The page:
If you are good at growing vegetables in your backyard or garden, it is possible to expand the scope a bit and grow them commercially, so you earn profit as well. Growing commercial vegetables differs from homegrown ones in several ways. You have to produce in bulk, use organic methods and ensure the vegetables are bug-free and fresh so retailers purchase immediately. As little as 1/2 to 1 acre of land can earn you sufficient profit.
Prepare a business plan that highlights your target market; costs of seed, fertilizer, irrigation, weed control, transportation and rent; and your production expectations per square foot.
Study and shortlist a few vegetables native to your environment that you can grow. Design a detailed drawing of the location of vegetables patches and containers, if any, on graph paper. Keep the sunlight requirements of your desired plants in mind to provide sun-loving vegetables southern exposure.
Furnish or build a covered processing area with a counter, water and baskets to collect and store vegetables until transported.
Clear the planting area of weeds, sod, stones or plant debris. Loosen the soil up to a depth of 3 inches. Test the soil with a soil testing kit, or send a sample to your local nursery to determine its pH value, which should be in the 6.5 to 7.0 range. Add lime to cure acidic soil, or sulfur if the alkaline content is high. Also rake in organic compost or well-rotted manure over the planting site.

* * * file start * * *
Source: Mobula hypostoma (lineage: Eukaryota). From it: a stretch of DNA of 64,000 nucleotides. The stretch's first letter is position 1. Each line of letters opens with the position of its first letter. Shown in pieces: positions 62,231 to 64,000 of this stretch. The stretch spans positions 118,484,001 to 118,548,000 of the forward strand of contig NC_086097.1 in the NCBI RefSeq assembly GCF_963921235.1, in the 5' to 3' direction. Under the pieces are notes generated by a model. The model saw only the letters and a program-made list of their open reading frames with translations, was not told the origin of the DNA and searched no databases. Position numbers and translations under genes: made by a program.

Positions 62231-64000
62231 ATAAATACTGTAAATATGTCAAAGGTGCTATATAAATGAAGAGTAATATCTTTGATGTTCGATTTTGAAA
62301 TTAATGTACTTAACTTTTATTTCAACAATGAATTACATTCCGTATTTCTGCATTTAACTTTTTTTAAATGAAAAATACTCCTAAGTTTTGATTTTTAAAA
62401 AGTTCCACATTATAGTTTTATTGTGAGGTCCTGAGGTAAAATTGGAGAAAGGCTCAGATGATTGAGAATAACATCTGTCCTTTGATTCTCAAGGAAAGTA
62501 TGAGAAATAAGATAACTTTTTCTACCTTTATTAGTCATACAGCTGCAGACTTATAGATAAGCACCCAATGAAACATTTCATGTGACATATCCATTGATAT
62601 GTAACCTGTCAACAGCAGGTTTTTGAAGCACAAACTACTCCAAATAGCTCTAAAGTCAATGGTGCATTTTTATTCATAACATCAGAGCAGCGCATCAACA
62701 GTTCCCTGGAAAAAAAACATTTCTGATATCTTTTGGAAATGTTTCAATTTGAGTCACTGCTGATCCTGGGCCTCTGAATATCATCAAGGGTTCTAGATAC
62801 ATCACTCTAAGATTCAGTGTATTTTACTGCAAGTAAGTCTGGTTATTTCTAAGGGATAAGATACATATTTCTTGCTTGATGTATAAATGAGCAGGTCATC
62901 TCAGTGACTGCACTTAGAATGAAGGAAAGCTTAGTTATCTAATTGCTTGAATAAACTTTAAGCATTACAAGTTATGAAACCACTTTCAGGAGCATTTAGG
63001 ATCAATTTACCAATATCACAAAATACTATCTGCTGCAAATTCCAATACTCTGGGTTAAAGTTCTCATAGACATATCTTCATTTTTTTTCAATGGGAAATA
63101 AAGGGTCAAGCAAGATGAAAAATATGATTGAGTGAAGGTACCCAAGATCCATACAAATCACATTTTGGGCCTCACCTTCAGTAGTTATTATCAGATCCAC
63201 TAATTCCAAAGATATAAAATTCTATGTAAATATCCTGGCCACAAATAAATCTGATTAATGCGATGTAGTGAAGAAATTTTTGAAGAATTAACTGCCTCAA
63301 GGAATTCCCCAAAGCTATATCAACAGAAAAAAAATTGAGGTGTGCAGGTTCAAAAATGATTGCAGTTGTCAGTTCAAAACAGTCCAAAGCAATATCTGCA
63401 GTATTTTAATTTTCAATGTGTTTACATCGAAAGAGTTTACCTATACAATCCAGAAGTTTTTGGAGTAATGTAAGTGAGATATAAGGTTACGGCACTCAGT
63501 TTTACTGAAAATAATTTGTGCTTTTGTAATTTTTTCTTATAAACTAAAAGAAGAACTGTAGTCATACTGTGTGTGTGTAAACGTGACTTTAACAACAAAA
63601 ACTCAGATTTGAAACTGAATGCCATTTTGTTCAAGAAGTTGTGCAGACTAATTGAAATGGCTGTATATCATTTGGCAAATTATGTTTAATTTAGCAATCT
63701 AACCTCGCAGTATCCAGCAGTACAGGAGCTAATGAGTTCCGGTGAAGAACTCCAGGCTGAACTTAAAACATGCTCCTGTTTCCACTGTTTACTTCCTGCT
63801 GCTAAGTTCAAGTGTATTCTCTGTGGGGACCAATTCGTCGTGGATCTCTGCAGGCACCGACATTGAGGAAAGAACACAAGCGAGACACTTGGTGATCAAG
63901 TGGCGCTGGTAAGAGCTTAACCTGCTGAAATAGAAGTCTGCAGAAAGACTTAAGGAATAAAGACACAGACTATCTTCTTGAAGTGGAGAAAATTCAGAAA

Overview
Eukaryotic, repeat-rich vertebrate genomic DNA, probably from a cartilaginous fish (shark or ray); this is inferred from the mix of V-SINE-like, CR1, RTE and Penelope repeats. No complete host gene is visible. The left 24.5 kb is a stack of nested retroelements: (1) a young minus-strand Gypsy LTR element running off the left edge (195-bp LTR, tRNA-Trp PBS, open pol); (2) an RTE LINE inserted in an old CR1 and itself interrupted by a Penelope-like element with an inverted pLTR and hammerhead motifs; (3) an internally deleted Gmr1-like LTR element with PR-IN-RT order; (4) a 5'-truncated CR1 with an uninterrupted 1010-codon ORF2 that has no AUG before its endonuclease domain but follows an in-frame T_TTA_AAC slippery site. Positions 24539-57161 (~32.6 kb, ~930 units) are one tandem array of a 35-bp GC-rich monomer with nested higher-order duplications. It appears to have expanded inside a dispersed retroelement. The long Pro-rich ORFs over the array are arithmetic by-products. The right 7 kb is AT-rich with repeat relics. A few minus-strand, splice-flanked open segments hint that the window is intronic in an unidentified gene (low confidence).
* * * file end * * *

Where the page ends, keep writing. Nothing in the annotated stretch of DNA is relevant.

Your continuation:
Insert stakes over the planting site and run wire or rope around them to demarcate individual vegetable patches. Cut strips of paper with names of the vegetables you are growing, glue them to sticks and place in the ground.
Sow good-quality seeds in the patch. Follow label directions for seed depth and appropriate spacing. Water lightly and spread a thin and even layer of mulch over the seeds to prevent weeds. Continue watering your growing vegetables at soil level.
Harvest vegetables as soon as they mature. Wash them thoroughly and place in baskets. Transport the baskets to your nearest farmers market.
Things You Will Need
- Graph paper
- Soil-testing kit
- Lime or sulfur
- Select a planting site with well-drained soil.
- Start with crops such as potatoes, lettuce and onions that are easy to grow.
- Remember to rotate your crop every three to four years to prevent nutrient loss in the soil, as well as pests and diseases.
- Trellis growing vegetables, if necessary. Wind wire to secure the seedling to the trellis so it grows upwards.
- Feed the vegetables a commercial, organic fertilizer during the growing season. Follow label directions.
- Inspect the vegetables for pests or disease frequently. Remove pests by hand, if possible, or spray an organic herbicide to deter them.